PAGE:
Archive for the ‘Infrastructure’ Category
A recent conversation with a colleague delved into the complicated world of new technology decisions. At every organization I’ve been at, this has been a source of contention between four major groups: Enterprise Architects, Domain Architects, Development Teams, and Engineering Teams. I specifically listed Enterprise and Domain Architects separately, because I’ve seen contention between those two groups. It’s easy to come up with scenarios where each one of these teams should be involved, but it’s most problematic when one team tries to “own” the process.
Why does this struggle for ownership occur? Let’s start with a development team. First and foremost, they spend nearly all of their time on projects, which is where things get delivered. They are typically the ones closest to the immediate business need as represented by the project requirements, so they have fewer challenges getting justification or funding. They claim they need the new technology to deliver to the business, so they have a vested stake and want control over the decision.
An engineering team is also involved with projects, but has a challenge of remaining relevant when the project ends. The technology typically gets handed off to an operations team, and if the engineering team has built shared infrastructure, rather than one off infrastructure, there may not be much to do until the vendor releases the next version. Given that, it’s likely that the engineering team will expand into the world of technology architecture, but potentially only with the vendors they know, rather than a vendor-neutral architectural approach. This creates a risk of driving technology adoption based on new features rather than on company need, can create conflict with the technology architecture team, if one exists, and with other technology areas when the continued feature creep results in overlap with other domains. Unfortunately, engineering teams don’t have as much visibility into the business need, because that’s all funneled through projects and the development teams, so it sets the stage for tension between the development and engineering areas.
Now let’s throw in architecture. First, there can be conflicts within architecture teams, if there’s a separation and different reporting relationships for enterprise architects and portfolio/domain architects. Second, enterprise and domain architects can frequently be disconnected from both the “need” process of the projects and the technology delivery of the engineering team. Clearly, the right place for these roles to play is at the portfolio management level, where categorization, prioritization, and strategy takes place that results in the needs of individual projects. That doesn’t always happen though, and these roles often wind up having to get involved by mandate, becoming the gatekeeper or bottleneck that everyone tries to avoid.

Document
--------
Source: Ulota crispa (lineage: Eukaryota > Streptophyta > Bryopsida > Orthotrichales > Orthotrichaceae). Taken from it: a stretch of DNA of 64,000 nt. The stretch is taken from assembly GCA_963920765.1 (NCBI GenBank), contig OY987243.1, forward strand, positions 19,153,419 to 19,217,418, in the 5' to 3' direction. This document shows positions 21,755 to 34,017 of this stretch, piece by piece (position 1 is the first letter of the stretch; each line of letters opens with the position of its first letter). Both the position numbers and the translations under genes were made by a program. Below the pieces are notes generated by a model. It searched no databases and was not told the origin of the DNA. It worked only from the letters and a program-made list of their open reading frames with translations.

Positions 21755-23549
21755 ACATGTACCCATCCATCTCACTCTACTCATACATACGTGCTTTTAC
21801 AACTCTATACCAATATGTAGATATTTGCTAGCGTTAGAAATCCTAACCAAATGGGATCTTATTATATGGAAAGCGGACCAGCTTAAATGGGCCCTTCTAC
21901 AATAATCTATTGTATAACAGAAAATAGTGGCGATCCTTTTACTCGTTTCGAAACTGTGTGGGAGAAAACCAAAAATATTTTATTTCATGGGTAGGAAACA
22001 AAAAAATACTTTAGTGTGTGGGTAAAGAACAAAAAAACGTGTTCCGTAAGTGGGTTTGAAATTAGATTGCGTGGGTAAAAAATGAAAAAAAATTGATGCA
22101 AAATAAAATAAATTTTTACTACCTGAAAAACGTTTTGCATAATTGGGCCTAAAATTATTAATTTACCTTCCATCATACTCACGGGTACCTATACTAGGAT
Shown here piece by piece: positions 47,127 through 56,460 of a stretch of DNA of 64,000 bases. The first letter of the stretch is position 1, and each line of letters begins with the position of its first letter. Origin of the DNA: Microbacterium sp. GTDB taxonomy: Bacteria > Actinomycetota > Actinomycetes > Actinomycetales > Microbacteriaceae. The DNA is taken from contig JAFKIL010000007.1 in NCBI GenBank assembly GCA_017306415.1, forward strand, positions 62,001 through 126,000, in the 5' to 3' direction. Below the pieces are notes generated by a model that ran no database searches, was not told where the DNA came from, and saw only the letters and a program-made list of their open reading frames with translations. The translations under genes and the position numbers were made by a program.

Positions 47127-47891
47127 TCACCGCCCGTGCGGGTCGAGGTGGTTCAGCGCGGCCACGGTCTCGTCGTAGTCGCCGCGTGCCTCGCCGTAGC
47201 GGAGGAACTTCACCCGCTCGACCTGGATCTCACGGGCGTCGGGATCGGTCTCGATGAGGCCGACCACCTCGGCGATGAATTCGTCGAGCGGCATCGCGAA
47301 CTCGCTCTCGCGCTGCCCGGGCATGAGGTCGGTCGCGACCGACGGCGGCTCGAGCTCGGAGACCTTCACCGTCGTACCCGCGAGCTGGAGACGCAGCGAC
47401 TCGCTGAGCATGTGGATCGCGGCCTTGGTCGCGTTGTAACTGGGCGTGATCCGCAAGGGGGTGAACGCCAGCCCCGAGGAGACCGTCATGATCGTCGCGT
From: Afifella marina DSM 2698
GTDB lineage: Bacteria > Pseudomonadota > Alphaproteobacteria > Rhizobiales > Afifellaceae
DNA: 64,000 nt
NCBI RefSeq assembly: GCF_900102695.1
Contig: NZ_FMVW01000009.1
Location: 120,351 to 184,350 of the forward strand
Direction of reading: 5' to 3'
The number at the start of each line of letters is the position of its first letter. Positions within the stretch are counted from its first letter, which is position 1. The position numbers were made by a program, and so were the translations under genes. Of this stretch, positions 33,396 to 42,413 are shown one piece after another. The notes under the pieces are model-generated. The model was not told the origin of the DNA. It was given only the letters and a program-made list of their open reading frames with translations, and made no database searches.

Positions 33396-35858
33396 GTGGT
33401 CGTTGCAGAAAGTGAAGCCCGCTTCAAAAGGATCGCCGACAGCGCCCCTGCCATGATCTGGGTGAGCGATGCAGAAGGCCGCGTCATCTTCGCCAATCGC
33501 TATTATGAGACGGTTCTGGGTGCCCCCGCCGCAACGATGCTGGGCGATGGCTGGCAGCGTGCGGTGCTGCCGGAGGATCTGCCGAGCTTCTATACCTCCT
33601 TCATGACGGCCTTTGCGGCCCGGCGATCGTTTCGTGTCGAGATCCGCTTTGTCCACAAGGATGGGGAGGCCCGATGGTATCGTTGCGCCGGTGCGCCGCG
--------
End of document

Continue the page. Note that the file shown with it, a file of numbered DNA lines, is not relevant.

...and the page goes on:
As many have said, there are typically far more ways to mess something up than there are to do it correctly, and this is certainly one of them. Coming back to the idea of trusted advisor, my theory is that any approach that tries to mandate that technology introduction only come through one path is probably not going to work. Lots of people get great ideas, and guess what, not all of them come out of any particular role, and plenty of them come from outside of IT. (By the way, the same should hold true in reverse, IT can come up with plenty of good business ideas, just as the business can come up with good IT ideas.) The role of the architect is to be the trusted advisor and provide the appropriate context to make things successful. If someone has a great idea about a new technology, don’t stifle them because you didn’t come up with it, advise them on how to make it work based upon the context you have as an enterprise or domain architect, or advise them that it’s not going to be successful based upon that same context. That’s what an advisor does, and providing the appropriate guidance, whether it is what the other person wants to hear or not, is what will create trust. There will always be people that may be out of alignment with the business needs and priorities, if you don’t create alignment (either by adjusting the individuals view or adjusting your needs and priorities), you will be destined for frustration, splintering, and potential lack of success. Create alignment, and create an environment where appropriate ideas can thrive regardless of the source. That’s the role of the trusted advisor, and that’s a big part of what enterprise and domain architects should do.
All content written by and copyrighted by Todd Biske. If you are reading this on a site other than my “Outside the Box” blog, it’s probably being republished without my permission. Please consider reading it at the source.
Full disclosure: I am attending Oracle OpenWorld courtesy of Oracle.
The speaker in this session is Andreas Chatziantoniou from Accenture. He’s discussing the overlap between Oracle’s BPEL, ESB (legacy Oracle), and OSB (BEA ESB) products.